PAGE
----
She said, he said: Learning through your differences
She Said, He Said
Dear Jeff and Lori,
My wife is one of the most caring and compassionate people I have ever known, and I love her for it. However, sometimes I feel that the level to which she cares for others is unhealthy. We have a longtime mutual friend who has been going through some challenges, and my wife has lost all perspective on what is appropriate. She goes to her house multiple times a week and talks to her every night, then complains that she doesn’t have any time for herself. I feel like she’s neglecting our marriage. I keep asking her to set boundaries with this woman, but she won’t. How can I help her see what’s happening?
Lori and Jeff: At the core of your complaint is what we refer to as the two-sided coin phenomenon. The traits and characteristics that initially drew you to this person, tend to be the same that later in the relationship drive you the most crazy. We’re often attracted to partners who bring balance into our world by adding what we lack. Those differences create intrigue and provide us with models to help us grow and expand in positive ways. But they also are unfamiliar enough that we sometimes struggle to understand our partner’s actions, intentions or motivations.
Lori: It sounds like your wife is suffering from compulsive compassion. This type of caring for others beyond what is healthy for yourself often stems from unconscious drivers. People who struggle with “CC” often received the message in their earlier life that their value, worth and lovability was directly tied to taking care of others, putting others first, or not needing anything themselves. As a result, when they feel a little vulnerable or insecure, they default to “CC” mode in order to boost their sense of self worth or to feel OK in their own skin. The paradox with “CC” mode is that it is the default way that they seek love, and yet there will likely be a part of them that resents feeling loved for what they give and not for all of who they are.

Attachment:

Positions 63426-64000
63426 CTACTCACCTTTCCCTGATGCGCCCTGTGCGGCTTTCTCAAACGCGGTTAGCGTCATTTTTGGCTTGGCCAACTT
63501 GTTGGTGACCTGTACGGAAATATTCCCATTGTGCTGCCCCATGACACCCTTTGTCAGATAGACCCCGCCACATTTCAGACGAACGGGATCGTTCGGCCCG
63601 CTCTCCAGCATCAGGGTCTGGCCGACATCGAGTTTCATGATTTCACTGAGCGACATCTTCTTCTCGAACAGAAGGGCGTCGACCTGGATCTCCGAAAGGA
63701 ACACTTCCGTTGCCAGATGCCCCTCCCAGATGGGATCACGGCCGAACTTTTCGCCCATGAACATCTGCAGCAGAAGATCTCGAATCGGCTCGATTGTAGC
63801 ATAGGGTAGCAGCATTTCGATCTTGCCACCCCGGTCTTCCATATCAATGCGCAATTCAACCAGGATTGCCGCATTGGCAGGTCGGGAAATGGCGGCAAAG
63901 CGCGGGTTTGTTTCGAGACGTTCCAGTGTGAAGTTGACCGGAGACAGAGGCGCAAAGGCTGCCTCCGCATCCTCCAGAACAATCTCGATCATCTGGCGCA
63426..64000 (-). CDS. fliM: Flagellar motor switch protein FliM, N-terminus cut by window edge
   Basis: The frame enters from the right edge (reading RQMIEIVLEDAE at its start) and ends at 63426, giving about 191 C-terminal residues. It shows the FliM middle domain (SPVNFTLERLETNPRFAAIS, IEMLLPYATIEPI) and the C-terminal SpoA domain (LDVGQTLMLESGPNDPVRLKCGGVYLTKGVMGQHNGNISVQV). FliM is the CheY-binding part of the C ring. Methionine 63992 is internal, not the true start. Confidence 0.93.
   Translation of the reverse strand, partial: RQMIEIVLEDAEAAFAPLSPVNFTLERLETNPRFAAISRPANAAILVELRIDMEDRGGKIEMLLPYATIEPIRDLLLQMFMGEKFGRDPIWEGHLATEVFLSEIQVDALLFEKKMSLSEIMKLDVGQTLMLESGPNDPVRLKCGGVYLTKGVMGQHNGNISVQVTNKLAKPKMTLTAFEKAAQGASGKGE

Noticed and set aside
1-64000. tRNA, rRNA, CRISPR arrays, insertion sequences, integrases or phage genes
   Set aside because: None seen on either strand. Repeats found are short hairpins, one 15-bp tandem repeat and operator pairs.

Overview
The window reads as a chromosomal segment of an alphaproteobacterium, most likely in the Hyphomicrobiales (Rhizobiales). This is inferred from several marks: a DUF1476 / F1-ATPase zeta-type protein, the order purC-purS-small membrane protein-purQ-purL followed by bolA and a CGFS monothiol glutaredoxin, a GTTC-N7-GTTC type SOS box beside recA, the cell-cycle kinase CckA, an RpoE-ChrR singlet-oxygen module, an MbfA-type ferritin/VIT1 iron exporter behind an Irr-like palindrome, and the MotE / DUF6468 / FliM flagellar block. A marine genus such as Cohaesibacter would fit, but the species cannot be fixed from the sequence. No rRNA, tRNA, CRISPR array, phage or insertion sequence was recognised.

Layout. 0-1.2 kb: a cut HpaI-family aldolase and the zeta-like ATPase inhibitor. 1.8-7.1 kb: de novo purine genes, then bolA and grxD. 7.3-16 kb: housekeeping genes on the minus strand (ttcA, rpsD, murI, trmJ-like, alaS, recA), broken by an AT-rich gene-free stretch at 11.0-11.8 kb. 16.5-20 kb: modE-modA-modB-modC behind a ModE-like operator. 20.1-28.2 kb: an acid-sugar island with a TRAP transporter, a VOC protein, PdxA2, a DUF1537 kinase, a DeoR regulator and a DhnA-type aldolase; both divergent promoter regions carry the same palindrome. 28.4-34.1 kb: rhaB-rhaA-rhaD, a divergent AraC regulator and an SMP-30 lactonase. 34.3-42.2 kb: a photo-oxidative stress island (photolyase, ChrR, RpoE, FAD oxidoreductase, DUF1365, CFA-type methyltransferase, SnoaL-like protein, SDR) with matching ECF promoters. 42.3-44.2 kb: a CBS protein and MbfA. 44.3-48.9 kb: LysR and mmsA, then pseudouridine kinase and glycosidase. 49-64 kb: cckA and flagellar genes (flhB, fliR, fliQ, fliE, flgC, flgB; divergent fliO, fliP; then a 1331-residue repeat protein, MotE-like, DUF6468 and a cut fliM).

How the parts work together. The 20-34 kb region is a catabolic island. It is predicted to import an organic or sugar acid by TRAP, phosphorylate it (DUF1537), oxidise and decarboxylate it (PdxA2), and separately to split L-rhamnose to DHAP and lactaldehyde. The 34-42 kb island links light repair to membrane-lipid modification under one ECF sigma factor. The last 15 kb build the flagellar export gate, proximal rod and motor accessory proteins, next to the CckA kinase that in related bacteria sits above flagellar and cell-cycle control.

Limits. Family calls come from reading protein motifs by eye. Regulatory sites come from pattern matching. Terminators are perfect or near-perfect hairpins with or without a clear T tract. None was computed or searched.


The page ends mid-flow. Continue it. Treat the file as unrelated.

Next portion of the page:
Part of the work in your marriage is certainly for your wife to explore her own sense of value and to expand her own definition of what makes her loveable. But it is also for both of you to be curious about why it has become more appealing for her to care for others than it is to spend time connecting to you. Perhaps she has become burned out or resentful in the marriage, or has felt unappreciated for the efforts she has made. If you are inviting her to re-engage with you, be clear about what you are willing to do to make that more emotionally fulfilling for her.
Jeff: I think it’s important to elaborate on what Lori said about the possibility of it being easier for your wife to connect to her friend-in-need than to connect with you. If part of your wife’s relational pattern is to create more caretaking, codependent relationships with others in order to feel a sense of value or worth, then her friend is the perfect, perhaps subconscious, target. This woman clearly needs your wife, and her response is to show up in spades. It may also be that, over time, your wife has begun to believe you don’t need her. She may want to show up for you in similar ways but is left feeling rejected if her desire to connect comes across as smothering or overwhelming to you.
These behaviors are manifestations of attachment patterns (how we learned to attach to our primary caregivers). Your wife sounds more anxious or overly dependent, and you may lean toward the avoidant or overly independent side. Neither is right or wrong, good or bad — they are simply the ways we learned to adapt to challenging situations as kids. Most couples are made up of one partner leaning toward the anxious and one toward the avoidant. Your work is to learn to appreciate the differences and how they may benefit your life, even if they may sometimes leave you feeling a bit frustrated and annoyed.
Lori and Jeff: A lot of our work with couples focuses around attachment patterns. Developing a deeper understanding and awareness of our own patterns as well as those of our partners can create a much clearer understanding of our relational behaviors. A good quick online assessment can be found here: http://www.web-research-design.net/cgi-bin/crq/crq.pl.
Lori and Jeff are married, licensed psychotherapists and couple-to-couple coaches at Aspen Relationship Institute. Visit http://www.aspenrelationshipcoaching.com/blog-1 for all previous She Said, He Said columns.